job interview tipsThe interview begins before you even meet the interviewer. All about arriving, waiting, and interacting with receptionist

Realize that those secretaries, receptionists, and administrative assistants that you might consider unimportant often play a significant role in the interviewing process. When you enter the reception area or outer office, these gatekeepers who greet you are often asked later by the interviewer to sum up their impressions of you. Learn the gatekeeper’s name. We all like to be called by our names, and unless we’re frantically busy, we like to be schmoozed. Make friendly conversation with the gatekeepers. You might even ask their advice about the interview. Thank them profusely. Make them feel important – after all, they are.

Even the period when you’re sitting waiting for the interviewer can be part of the interview scrutiny. Employers have been known to test candidates by observing what magazines they pick up – a gossip rag or something more cerebral? Others might assess how irritated you get by being kept waiting. Wait patiently without complaint unless the wait is truly unreasonable or you have another pressing engagement. If you’ve waited an hour, it would be reasonable to ask the gatekeeper if you can reschedule.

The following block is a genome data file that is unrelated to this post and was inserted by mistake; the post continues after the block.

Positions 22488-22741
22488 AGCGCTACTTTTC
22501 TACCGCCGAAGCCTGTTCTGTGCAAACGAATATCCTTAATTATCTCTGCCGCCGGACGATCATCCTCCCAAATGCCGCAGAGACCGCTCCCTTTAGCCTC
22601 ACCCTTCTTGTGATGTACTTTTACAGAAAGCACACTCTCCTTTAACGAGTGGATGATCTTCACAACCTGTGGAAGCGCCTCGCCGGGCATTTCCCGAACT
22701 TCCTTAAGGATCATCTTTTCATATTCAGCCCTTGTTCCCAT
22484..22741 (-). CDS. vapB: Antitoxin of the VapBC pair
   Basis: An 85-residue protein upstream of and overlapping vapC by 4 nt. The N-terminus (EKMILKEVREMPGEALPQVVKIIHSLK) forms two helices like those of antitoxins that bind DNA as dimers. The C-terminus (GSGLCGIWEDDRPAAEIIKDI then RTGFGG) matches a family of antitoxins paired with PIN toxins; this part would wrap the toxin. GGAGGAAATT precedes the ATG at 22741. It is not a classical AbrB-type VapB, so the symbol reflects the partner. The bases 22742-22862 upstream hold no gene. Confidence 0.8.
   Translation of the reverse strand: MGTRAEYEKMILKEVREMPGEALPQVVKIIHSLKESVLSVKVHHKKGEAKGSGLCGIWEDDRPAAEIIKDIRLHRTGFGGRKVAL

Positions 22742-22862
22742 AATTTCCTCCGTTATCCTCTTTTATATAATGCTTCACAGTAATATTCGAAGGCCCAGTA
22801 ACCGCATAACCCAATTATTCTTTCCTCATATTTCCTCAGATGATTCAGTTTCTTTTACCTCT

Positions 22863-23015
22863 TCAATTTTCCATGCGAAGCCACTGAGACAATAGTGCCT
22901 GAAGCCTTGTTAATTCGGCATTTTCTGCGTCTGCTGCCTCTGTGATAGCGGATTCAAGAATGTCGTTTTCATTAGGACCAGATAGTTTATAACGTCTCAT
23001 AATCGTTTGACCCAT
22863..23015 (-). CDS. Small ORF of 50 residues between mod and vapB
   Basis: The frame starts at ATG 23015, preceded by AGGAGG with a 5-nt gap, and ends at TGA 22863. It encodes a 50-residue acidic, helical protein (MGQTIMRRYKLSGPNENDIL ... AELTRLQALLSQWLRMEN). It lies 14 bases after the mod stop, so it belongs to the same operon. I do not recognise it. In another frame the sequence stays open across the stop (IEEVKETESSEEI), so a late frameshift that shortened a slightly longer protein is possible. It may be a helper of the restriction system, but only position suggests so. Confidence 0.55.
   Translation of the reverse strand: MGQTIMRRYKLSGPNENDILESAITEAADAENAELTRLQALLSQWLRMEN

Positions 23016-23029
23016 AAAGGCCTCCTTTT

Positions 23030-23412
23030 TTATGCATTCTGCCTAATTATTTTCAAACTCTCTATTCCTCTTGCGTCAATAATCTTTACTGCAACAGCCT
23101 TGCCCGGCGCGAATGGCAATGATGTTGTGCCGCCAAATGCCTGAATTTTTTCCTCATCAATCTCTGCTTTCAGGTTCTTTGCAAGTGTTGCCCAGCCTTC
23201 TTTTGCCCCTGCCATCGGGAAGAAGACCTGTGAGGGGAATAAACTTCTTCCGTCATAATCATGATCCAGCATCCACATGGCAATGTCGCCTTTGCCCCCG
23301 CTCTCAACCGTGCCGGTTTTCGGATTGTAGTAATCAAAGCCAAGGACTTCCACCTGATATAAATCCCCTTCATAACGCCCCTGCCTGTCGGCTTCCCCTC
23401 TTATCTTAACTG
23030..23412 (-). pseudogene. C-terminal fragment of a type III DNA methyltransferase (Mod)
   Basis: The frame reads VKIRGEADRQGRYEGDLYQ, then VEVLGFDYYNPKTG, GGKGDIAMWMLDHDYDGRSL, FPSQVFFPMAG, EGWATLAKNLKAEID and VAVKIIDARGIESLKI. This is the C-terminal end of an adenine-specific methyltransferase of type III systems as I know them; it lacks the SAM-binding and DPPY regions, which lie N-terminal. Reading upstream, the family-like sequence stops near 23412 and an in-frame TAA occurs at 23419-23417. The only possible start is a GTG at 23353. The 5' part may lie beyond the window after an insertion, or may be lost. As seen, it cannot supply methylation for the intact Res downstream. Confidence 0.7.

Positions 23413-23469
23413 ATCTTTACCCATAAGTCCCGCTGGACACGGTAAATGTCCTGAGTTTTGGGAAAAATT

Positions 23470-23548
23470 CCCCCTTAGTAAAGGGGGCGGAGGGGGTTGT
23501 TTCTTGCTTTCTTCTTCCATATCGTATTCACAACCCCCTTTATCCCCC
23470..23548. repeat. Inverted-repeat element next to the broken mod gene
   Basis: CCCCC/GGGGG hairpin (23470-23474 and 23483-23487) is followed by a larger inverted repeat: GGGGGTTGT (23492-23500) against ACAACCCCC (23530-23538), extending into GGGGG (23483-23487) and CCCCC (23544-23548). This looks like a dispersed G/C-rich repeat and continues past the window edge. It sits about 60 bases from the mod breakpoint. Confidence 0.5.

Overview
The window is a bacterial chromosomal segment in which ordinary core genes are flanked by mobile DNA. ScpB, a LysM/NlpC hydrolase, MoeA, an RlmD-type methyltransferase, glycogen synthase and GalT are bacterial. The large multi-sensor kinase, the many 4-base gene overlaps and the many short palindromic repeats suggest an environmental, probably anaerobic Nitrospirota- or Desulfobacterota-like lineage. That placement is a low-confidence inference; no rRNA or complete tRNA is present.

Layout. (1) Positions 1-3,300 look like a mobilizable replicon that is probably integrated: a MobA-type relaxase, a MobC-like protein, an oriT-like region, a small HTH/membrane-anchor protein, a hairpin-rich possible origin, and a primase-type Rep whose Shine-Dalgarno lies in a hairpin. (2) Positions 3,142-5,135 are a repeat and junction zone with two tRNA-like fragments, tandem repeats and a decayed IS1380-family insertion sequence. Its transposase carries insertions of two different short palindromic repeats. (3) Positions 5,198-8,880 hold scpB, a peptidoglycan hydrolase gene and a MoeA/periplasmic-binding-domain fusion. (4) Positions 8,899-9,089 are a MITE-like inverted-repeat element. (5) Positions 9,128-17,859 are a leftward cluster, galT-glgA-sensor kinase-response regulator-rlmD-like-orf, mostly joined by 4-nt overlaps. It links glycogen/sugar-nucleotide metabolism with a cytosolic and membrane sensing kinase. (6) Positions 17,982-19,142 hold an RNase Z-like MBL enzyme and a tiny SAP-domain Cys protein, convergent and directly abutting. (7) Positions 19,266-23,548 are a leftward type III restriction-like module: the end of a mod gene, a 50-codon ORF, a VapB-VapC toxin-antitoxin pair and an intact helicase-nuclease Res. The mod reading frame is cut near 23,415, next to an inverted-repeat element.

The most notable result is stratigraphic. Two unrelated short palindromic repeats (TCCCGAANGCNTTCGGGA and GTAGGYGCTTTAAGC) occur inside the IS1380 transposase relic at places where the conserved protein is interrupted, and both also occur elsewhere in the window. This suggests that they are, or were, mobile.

At the Interview

What to expect when face-to-face with your interviewer

It’s something most job-seekers both eagerly anticipate and sometimes dread: the invitation to spend a day or two interviewing at a company’s office after an initial interview at a job fair, a screening telephone interview, or after an on-campus recruiting interview(s).

The good news is that you made the cut; the employer thinks highly enough of you and your potential from your initial interview to invite you for the visit. The challenge that lies before you, however, is mastering the informal and formal interviews that await you on the visit.

The purpose of the on-site interview is to allow both you and the employer to gain a more in-depth knowledge of each other — to see if there is a “fit.” The employer, through the multiple interviews that occur during your visit, gains a greater understanding of who you are and how you interact with numerous potential co-workers and supervisors. You get firsthand exposure to company’s work environment and corporate culture — and prospective co-workers.

An on-site interview is also a great chance for you to really get a snapshot of the organization’s corporate culture. The corporate culture is the environment or personality of an organization; it dictates acceptable business practices, the treatment of employees, and much more.

Take the time to get a feel for the corporate culture so you can decide whether it’s the type of environment where you would feel comfortable working because if you do not fit in with the culture of an organization, you are simply not going to last long there (or not want to last long there).

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